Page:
Happy days are here again for Chinese growth! Q2 GDP is out and hit consensus at 6.2%:
There’s no mistaking that trend though is there?
Internals for June were all glowing with industrial production surging to 6.2% even as PMIs crashed and global supply chains ripped themselves out (LOL). The consumer just loved being shoved out of the global economy as well with retail launching to 9.8% (LOL). More to the point, the only measure that can be trusted, fixed asset investment (ie building empty apartments), rebounded to 5.8%:
Within the building economy, realty continues to pile up the empty apartments with new starts at 10.2% year to date:
Clearly running wildly ahead of all previous records:
Even so, floor area under construction could only hold at 8.8% year to date, not accelerate:
And the leading indicators are still falling with sales down -1.8% year to date:
Plus developer land purchases still down -27.5% year to date:
It’s not obvious who is building the empty apartments! SOE’s at the point of a gun, no doubt.
There is at least some supporting evidence for why construction remains strong in prices. New house prices were up 0.6% in June and 10.3% year on year:
Led by lower tier city price gains:
As top tiers slowed, pulling down the breadth of the boom:
Turning to output in June, crude steel fell back but remains mad at 87.5mt:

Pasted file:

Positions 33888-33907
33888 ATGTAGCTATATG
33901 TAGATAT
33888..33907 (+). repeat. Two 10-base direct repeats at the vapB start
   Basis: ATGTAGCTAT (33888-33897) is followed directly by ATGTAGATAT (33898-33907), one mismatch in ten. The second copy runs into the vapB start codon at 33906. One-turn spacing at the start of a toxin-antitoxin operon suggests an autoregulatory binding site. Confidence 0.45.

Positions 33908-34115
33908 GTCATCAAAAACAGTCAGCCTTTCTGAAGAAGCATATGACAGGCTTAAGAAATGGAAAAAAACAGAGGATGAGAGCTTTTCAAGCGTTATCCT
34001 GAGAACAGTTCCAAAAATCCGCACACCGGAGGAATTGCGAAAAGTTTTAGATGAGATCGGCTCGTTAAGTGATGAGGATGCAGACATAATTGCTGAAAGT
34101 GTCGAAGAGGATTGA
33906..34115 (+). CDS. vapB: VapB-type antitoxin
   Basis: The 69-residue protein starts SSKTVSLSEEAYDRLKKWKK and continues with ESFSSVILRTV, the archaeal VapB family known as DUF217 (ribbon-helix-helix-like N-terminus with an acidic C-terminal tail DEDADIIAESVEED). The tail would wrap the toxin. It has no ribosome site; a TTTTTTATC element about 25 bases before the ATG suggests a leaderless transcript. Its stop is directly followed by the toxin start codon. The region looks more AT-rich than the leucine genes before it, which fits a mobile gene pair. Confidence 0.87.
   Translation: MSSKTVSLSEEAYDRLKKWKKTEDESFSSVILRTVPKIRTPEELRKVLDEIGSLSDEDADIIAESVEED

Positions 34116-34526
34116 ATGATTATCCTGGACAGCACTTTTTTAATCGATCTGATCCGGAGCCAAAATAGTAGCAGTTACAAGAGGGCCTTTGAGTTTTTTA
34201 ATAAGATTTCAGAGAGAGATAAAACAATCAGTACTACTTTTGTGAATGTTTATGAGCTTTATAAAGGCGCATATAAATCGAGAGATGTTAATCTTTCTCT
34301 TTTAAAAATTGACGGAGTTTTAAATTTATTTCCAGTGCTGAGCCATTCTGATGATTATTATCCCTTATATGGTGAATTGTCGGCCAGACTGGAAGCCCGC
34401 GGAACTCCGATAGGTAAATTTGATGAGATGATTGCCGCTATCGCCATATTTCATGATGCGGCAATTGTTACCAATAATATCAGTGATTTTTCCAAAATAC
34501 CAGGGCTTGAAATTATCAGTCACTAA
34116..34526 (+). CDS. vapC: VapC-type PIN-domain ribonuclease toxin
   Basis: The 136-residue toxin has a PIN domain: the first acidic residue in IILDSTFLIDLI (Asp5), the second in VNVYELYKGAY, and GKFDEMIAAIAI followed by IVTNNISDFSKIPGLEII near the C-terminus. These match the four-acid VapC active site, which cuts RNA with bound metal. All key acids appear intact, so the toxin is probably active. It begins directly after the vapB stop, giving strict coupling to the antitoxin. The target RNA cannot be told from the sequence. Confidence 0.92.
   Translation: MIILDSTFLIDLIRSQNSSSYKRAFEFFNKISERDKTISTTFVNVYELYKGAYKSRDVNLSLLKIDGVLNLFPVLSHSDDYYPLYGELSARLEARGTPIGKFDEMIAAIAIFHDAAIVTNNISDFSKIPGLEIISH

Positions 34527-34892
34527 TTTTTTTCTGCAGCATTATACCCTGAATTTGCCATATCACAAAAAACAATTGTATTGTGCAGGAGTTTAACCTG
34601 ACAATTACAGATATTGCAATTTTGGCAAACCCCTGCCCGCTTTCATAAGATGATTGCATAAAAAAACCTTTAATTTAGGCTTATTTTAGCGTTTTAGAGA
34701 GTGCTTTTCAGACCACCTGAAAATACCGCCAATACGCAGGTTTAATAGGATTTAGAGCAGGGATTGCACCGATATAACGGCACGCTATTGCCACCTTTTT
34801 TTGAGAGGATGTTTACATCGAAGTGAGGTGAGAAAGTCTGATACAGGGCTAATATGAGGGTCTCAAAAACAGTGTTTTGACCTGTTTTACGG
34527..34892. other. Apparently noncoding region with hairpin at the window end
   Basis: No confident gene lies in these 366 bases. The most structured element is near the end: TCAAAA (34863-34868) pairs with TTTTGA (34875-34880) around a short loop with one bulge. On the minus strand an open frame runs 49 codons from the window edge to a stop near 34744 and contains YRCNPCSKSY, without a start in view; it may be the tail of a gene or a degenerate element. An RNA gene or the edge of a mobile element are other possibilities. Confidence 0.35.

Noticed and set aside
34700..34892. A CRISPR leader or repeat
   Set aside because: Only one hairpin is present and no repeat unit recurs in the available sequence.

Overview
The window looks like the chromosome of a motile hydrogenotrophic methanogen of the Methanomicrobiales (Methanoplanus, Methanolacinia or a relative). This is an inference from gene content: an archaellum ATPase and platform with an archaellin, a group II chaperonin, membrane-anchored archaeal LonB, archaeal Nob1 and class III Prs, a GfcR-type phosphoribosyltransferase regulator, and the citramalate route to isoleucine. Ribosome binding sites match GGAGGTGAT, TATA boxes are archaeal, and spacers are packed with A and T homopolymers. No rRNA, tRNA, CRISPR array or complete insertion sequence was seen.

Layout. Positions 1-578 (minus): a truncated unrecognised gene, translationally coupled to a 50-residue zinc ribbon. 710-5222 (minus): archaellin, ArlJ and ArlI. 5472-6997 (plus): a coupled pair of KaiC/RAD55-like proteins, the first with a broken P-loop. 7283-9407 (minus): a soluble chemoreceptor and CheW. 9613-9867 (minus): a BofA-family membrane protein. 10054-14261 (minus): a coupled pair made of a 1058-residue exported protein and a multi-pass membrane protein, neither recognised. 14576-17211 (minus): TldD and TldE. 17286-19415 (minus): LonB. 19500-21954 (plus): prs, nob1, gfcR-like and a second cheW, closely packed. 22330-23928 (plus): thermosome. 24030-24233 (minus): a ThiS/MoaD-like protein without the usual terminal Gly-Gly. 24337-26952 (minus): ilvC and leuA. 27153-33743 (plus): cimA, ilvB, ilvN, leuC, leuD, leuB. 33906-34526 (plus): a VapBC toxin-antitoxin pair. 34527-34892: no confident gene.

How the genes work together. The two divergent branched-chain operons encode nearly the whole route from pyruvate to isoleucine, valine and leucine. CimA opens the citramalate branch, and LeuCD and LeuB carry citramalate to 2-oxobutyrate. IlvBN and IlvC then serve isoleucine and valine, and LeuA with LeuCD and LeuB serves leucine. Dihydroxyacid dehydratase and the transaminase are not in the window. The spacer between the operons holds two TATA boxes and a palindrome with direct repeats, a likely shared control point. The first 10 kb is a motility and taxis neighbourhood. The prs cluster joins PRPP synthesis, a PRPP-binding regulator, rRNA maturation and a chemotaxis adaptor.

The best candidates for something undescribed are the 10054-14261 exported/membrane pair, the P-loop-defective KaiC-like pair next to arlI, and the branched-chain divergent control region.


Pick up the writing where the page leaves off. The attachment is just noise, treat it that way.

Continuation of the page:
Weaker cement again shows again that it is empty apartments over infrastructure that is driving demand:
And energy output is a better gauge for overall output, managing to flop back into the positive, up a lousy 2.8% year on year:
And there you have it. No doubt the empty apartment boom and tax cuts are offering some support to beleaguered industry and the consumer but I simply do not believe output figures for those segments. This is old school China. Building apartments to nowhere to offset a crushingly embarrassing trade war and pretending it’s productive growth.
Go the Lucky Country.
He is also a former gold trader and economic commentator at The Sydney Morning Herald, The Age, the ABC and Business Spectator. He is the co-author of The Great Crash of 2008 with Ross Garnaut and was the editor of the second Garnaut Climate Change Review.
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